Lahiri Mahasaya
(1828–1895)
   kriya yoga teacher
   Sri Lahiri Baba, also called Yogiraj, was a mod-est but intensely pious and learned man. He was a disciple of the legendary BABAJI, an honored teacher of KRIYA YOGA, and a pioneer in women’s education in India.
   Born as Shyamacharan Lahiri to Gourmohan and Muktakeshi Lahiri on September 30, 1828, in the village of Ghurani in the Punjab, Lahiri Mahasaya was raised in a pious family of devout followers of Lord SHIVA. Gourmohan Lahiri was a recognized pundit and scholar of King Krishnana-gar’s court. In early childhood, Shyamacharan’s mother would find him smeared in ashes and sit-ting in MEDITATION with his eyes closed. The most significant of these events took place when both mother and son were completely absorbed in the worship of Lord Shiva in the temple. Muktakeshi opened her eyes upon hearing “mother” from an unknown voice. Standing before her was a monk draped in a saffron cloth with locked and matted hair. The monk was the immortal yogi, Babaji. He told her that he had initiated her son for the pur-pose of liberating both saints and householders from worldly suffering using simple techniques of SELF-REALIZATION. He assured her that her son would remain in the world and would be a highly respected being committed to the God-realization of others.
   In 1832, a flood destroyed the family home and killed his mother. Shyamacharan moved with his father and sister first to Calcutta and then to BENARES (Varanasi), a city holy to Lord Shiva. As a boy, he was humble, quiet, calm, and detached. He attended an English school and studied SAN-SKRIT, Hindi, Urdu, Farsi, and English. At age 12 he entered Sanskrit University in Benares. In 1848 he completed a degree in English, with significant study of Indian philosophy and literature, as well as Western philosophy. He studied the VEDAS with the noted Maharashtrian Sanskrit scholar Pundit Nagabhatta. He later continued Sanskrit study under the tutelege of Pundit Devanarayan Gho-sal Vidya Vachaspathi from Bengal. Gourmohan was proud of his son’s achievement, but was also concerned that his quiet nature would lead him to asceticism, so he arranged for a marriage. The wedding took place in 1846; Shyamacharan was 18, and Kashimoni was 10, as was common prac-tice of that time. During their 47-year marriage, she remained completely loyal and supportive of her husband’s goal of self-realization. They lived a simple, impoverished life in the early years of their marriage. As Kashimoni grew older, she became an advocate of the education of women at a time when it was unpopular. Her husband taught her to read.
   One day, Kashimoni had a profound vision and saw her husband to be none other than an incarnation of Lord Shiva himself. From this point onward, her commitment to God was intensified and her support for her husband’s work increased. From 1851 to 1888, he worked as a clerk in public works and tutored children of kings and merchants. Some of these students would later take YOGA initiation from him. In 1888, he opened a Bengali school, of which he remained secretary throughout his life. He later established a school exclusively for women, an unprecedented action for the time.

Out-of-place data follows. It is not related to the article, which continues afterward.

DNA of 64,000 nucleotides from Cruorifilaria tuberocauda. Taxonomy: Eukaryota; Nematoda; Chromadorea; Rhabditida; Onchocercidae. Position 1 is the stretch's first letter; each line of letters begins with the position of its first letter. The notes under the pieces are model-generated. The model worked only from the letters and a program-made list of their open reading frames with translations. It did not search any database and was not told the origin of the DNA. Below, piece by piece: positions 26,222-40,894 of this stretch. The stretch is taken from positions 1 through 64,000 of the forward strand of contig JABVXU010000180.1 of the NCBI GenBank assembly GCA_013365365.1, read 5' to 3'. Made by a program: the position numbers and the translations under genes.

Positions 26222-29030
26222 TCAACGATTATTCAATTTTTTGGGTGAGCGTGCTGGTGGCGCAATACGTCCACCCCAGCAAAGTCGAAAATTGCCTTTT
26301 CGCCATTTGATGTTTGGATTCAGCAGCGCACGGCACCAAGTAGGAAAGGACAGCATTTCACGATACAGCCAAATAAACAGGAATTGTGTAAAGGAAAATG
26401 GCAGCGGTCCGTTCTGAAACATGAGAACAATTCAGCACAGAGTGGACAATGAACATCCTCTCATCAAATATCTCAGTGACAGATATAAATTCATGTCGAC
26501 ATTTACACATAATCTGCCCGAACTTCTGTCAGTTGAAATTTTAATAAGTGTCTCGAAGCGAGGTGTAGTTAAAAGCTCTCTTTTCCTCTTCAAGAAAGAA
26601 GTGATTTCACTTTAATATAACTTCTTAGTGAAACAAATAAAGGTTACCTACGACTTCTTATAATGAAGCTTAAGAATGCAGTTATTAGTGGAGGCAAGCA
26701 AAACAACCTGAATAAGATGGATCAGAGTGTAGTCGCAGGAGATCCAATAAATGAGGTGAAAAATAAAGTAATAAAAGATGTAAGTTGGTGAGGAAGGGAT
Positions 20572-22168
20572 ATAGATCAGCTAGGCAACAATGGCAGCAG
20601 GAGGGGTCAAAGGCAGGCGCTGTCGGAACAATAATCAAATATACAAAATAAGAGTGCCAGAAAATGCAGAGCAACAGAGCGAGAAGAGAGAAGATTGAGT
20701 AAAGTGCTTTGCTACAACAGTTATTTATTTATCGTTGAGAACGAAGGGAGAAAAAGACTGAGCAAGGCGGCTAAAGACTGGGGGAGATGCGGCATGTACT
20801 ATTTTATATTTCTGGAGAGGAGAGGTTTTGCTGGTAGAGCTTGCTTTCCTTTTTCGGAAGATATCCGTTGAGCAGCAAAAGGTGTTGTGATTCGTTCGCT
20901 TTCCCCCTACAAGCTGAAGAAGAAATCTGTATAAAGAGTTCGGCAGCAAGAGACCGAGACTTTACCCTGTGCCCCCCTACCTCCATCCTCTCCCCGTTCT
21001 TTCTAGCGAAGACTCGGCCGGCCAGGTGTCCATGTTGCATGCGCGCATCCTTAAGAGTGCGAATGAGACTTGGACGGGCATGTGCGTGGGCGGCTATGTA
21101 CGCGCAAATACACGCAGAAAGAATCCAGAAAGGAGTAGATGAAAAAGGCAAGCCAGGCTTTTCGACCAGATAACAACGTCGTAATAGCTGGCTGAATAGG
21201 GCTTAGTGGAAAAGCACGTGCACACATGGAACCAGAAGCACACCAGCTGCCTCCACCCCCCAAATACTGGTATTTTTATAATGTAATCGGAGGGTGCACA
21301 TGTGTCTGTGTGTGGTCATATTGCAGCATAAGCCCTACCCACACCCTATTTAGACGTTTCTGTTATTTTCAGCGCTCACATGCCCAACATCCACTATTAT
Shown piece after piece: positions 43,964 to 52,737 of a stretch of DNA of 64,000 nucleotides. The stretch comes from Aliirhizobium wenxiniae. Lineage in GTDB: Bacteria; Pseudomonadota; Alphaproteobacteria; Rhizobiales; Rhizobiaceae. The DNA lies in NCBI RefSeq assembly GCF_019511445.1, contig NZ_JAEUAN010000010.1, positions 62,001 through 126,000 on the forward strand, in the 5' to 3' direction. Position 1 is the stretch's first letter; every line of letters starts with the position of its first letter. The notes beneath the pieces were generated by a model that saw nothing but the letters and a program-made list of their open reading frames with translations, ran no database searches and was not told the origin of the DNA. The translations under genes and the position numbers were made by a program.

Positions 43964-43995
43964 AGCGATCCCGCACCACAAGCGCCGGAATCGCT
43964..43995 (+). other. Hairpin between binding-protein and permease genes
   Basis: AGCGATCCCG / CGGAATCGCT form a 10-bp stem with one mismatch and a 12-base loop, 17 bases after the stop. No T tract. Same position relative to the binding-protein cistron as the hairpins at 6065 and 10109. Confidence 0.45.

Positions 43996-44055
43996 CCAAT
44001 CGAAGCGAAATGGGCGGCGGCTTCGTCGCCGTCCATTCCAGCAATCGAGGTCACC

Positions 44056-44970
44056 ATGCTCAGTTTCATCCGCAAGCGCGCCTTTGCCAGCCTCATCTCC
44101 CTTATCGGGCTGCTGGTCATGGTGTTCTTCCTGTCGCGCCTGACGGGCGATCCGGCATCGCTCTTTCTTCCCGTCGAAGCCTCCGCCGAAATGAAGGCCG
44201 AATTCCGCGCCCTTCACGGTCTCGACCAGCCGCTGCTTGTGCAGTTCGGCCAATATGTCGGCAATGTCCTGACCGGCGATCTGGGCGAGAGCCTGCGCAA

On November 27, 1861, BABAJI called on him. Leaving his wife in Kashi (or Benares) he set out on a journey to Ranikhet, not know-ing why. There he met Babaji, who claimed to have been waiting for him for quite some time. With just an extension of his hand onto Shyamacharan’s head, an electromagnetic force passed through his body, and slowly he started to remember his past life as an ascetic. He now fully recognized Babaji and the place where they were. With their reunion, Shyamacharan’s path was clearly defined, and thus began his life as Sri Lahiri Baba, also called Yogiraj. He went on to initiate many students, including his wife, in the lost practice of kriya yoga. This technique integrates the use of mantras and meditation to endow calmness and control on the body and mind. In his lifetime, Lahiri Baba did not author any books, but his teachings, when imparted, inspired many books by his disciples. He died on September 26, 1895.
   Further reading: Paramahansa Prajnanananda, Lahiri Mahasaya: Fountainhead of Kriya Yoga (Orissa: Graphic Art Offset Press, 1999); Paramahansa Yogananda, Auto-biography of a Yogi (Los Angeles: Self-Realization Fel-lowship, 1969).

Encyclopedia of Hinduism. . 2007.

Look at other dictionaries:

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